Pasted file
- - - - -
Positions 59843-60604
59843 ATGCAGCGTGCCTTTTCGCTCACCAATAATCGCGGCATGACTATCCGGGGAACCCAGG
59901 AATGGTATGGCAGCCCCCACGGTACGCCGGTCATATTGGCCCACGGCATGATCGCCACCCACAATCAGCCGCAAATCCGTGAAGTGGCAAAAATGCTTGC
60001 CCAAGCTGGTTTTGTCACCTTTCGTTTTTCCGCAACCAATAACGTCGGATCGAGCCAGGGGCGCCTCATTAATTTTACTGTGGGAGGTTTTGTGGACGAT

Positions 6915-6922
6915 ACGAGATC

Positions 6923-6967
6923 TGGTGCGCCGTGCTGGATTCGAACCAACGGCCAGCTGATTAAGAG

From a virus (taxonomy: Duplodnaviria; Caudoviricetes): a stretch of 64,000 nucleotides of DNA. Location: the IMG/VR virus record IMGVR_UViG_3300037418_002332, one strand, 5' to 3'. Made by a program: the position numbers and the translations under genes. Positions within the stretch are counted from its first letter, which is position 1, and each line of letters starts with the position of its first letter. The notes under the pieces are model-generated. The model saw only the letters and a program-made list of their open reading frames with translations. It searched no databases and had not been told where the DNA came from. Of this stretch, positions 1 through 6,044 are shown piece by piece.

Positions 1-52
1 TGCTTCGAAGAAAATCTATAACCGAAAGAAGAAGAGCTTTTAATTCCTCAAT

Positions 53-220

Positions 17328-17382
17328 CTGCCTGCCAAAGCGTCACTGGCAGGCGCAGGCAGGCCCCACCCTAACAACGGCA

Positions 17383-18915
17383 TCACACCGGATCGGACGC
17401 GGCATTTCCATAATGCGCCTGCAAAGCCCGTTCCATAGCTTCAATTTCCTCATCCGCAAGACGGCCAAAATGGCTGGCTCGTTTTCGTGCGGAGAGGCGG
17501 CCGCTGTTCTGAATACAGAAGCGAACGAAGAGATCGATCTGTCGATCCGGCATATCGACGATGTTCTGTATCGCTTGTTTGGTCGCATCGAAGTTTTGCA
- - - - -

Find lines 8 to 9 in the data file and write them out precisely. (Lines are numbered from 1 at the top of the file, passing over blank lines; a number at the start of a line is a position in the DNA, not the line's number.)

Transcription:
6923 TGGTGCGCCGTGCTGGATTCGAACCAACGGCCAGCTGATTAAGAG

From a virus (taxonomy: Duplodnaviria; Caudoviricetes): a stretch of 64,000 nucleotides of DNA. Location: the IMG/VR virus record IMGVR_UViG_3300037418_002332, one strand, 5' to 3'. Made by a program: the position numbers and the translations under genes. Positions within the stretch are counted from its first letter, which is position 1, and each line of letters starts with the position of its first letter. The notes under the pieces are model-generated. The model saw only the letters and a program-made list of their open reading frames with translations. It searched no databases and had not been told where the DNA came from. Of this stretch, positions 1 through 6,044 are shown piece by piece.